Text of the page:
The Irish presidential election of 1974 resulted from the sudden death in office of President Erskine H. Childers. Initially all parties secretly agreed to nominate the late president's widow, Rita Childers. Before it was announced, or indeed before she was even informed of the plan, a mix-up led to the collapse of the arrangement.
A partially deafFine Gael minister, Tom O'Donnell, misheard a journalist's question asking about the decision of a local council to propose that Mrs. Childers be elected president. Thinking that the journalist already knew of Mrs. Childers' proposed nomination, O'Donnell confirmed that Rita Childers would indeed be the fifth president of Ireland. However the opposition Fianna Fáil withdrew from the agreement, thinking that it was being set up by the Government. It feared that the Government was seeking to gain political credit for her selection.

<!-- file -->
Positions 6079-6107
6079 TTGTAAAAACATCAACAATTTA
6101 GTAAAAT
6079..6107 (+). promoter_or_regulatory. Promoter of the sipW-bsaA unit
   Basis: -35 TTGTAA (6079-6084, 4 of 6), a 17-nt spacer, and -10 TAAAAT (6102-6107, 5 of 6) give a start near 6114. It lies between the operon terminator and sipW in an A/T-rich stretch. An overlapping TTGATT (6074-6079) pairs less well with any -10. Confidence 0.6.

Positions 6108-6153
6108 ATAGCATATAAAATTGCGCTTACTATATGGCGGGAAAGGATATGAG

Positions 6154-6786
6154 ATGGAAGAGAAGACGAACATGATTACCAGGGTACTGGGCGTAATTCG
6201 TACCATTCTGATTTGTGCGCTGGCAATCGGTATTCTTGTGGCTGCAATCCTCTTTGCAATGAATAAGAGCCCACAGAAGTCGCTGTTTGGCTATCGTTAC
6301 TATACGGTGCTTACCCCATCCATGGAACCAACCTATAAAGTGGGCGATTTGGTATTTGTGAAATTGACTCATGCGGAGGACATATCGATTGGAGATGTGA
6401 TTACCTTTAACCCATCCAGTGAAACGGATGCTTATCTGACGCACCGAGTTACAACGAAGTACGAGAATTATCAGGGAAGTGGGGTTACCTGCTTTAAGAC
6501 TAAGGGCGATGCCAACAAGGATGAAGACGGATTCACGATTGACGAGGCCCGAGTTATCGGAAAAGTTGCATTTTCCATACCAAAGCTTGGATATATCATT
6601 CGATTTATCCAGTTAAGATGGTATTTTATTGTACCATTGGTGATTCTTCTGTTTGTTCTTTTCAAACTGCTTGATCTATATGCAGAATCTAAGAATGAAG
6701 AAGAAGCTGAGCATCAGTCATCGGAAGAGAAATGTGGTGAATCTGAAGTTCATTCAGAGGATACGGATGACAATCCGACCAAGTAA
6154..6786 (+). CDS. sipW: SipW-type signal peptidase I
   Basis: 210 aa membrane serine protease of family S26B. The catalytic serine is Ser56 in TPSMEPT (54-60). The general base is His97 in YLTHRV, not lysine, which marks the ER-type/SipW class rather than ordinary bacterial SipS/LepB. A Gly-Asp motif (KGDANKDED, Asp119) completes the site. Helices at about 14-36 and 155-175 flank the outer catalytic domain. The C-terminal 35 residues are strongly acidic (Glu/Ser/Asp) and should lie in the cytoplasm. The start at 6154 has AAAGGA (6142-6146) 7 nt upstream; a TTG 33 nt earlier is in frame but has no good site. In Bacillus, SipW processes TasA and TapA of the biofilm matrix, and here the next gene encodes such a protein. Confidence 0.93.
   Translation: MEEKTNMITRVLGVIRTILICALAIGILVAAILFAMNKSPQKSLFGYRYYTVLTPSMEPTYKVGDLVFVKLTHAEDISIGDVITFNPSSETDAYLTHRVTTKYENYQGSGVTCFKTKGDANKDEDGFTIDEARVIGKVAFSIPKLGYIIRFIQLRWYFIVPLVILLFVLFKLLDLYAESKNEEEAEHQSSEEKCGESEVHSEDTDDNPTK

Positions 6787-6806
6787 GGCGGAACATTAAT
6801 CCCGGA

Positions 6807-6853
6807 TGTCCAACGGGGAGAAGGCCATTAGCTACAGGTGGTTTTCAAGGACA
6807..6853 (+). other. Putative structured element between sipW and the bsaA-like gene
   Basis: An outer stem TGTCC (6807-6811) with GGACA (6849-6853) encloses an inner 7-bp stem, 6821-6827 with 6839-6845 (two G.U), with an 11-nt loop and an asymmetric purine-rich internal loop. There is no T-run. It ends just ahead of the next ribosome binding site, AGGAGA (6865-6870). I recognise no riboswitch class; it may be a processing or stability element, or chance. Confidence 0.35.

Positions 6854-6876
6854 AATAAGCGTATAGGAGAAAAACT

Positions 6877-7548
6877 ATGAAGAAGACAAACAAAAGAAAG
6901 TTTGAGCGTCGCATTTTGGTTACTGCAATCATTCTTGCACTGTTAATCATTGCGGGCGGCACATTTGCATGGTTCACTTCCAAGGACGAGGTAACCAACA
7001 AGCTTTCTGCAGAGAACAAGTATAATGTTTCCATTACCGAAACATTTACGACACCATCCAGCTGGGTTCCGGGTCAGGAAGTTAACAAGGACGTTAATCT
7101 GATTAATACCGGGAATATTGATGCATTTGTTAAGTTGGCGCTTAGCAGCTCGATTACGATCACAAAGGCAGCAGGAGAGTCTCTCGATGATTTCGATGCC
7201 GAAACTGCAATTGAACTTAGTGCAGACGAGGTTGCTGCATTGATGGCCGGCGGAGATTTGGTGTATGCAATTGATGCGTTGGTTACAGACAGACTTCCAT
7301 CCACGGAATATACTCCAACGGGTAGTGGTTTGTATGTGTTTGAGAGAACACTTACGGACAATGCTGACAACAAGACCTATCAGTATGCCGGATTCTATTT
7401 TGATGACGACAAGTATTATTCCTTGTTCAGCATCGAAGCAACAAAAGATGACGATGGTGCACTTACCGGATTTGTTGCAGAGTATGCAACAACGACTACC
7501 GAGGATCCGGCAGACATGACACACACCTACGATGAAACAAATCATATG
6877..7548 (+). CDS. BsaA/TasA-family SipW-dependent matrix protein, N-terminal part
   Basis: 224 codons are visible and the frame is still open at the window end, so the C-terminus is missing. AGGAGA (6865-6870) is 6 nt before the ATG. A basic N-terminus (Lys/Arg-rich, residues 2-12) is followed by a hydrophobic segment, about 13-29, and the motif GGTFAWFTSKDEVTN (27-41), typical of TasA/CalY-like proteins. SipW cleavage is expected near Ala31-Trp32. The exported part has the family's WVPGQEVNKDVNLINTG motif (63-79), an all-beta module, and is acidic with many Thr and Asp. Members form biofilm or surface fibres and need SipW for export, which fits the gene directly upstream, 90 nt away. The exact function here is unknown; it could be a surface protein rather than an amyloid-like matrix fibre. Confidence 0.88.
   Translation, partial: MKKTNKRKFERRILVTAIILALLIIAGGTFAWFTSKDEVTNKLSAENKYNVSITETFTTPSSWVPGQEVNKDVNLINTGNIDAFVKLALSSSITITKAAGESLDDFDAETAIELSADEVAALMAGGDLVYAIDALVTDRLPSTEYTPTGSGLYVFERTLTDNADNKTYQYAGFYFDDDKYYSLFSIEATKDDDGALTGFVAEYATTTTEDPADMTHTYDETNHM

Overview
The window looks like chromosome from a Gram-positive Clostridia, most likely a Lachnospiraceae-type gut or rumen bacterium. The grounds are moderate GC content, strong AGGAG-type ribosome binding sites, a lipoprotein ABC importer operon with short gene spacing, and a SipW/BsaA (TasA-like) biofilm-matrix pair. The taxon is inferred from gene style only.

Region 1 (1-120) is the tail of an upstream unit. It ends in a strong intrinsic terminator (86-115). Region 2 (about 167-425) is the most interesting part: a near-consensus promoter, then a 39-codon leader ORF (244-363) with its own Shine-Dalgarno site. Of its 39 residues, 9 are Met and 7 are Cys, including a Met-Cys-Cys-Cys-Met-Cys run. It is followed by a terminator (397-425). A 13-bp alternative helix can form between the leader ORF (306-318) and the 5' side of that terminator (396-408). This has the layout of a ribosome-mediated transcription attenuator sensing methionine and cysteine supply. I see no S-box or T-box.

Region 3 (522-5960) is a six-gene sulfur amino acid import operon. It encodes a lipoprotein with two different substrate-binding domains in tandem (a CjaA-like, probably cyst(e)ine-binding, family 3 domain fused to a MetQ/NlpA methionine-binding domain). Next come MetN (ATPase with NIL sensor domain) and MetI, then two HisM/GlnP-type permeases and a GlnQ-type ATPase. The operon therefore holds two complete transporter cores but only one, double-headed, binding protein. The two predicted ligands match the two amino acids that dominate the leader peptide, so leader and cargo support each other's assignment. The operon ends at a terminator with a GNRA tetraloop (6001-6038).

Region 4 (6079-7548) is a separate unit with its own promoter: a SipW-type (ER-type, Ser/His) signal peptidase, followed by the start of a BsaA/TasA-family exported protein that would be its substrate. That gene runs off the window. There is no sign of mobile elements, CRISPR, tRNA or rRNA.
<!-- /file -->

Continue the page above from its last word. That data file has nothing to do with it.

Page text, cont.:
Instead Fianna Fáil proposed Cearbhall Ó Dálaigh, a former Chief Justice and an Attorney-General under Éamon de Valera. All parties agreed to the nomination. With no other candidates nominated, Cearbhall Ó Dálaigh was declared elected without a poll as the fifth president of Ireland.
Fianna Fáil leader Jack Lynch only discovered that the Fine Gael minister's confirmation of the planned nomination of Mrs. Childers had been an accident, and not a political set up, while chatting to ministers at President Ó Dálaigh's inauguration.